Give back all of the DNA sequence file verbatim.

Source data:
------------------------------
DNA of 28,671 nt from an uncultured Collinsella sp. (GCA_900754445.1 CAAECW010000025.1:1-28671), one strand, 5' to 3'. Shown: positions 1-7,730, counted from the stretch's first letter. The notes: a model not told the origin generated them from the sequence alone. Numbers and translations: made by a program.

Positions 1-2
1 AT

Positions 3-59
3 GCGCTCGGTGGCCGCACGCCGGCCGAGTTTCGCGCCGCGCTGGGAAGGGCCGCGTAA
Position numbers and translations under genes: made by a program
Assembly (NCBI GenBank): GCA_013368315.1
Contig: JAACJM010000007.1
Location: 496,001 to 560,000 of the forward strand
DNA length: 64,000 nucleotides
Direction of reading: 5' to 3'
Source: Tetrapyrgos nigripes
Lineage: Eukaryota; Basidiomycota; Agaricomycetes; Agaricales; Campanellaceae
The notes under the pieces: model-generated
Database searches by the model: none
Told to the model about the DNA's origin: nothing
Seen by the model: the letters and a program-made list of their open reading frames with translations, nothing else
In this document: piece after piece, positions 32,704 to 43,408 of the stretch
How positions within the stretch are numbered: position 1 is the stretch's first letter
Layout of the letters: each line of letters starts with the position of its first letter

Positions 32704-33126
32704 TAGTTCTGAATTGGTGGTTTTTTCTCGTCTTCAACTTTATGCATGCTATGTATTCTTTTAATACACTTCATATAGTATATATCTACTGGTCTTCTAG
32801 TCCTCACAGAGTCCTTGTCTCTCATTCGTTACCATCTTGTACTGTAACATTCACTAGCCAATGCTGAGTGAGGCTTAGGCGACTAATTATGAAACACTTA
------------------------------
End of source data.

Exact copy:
DNA of 28,671 nt from an uncultured Collinsella sp. (GCA_900754445.1 CAAECW010000025.1:1-28671), one strand, 5' to 3'. Shown: positions 1-7,730, counted from the stretch's first letter. The notes: a model not told the origin generated them from the sequence alone. Numbers and translations: made by a program.

Positions 1-2
1 AT

Positions 3-59
3 GCGCTCGGTGGCCGCACGCCGGCCGAGTTTCGCGCCGCGCTGGGAAGGGCCGCGTAA
Position numbers and translations under genes: made by a program
Assembly (NCBI GenBank): GCA_013368315.1
Contig: JAACJM010000007.1
Location: 496,001 to 560,000 of the forward strand
DNA length: 64,000 nucleotides
Direction of reading: 5' to 3'
Source: Tetrapyrgos nigripes
Lineage: Eukaryota; Basidiomycota; Agaricomycetes; Agaricales; Campanellaceae
The notes under the pieces: model-generated
Database searches by the model: none
Told to the model about the DNA's origin: nothing
Seen by the model: the letters and a program-made list of their open reading frames with translations, nothing else
In this document: piece after piece, positions 32,704 to 43,408 of the stretch
How positions within the stretch are numbered: position 1 is the stretch's first letter
Layout of the letters: each line of letters starts with the position of its first letter

Positions 32704-33126
32704 TAGTTCTGAATTGGTGGTTTTTTCTCGTCTTCAACTTTATGCATGCTATGTATTCTTTTAATACACTTCATATAGTATATATCTACTGGTCTTCTAG
32801 TCCTCACAGAGTCCTTGTCTCTCATTCGTTACCATCTTGTACTGTAACATTCACTAGCCAATGCTGAGTGAGGCTTAGGCGACTAATTATGAAACACTTA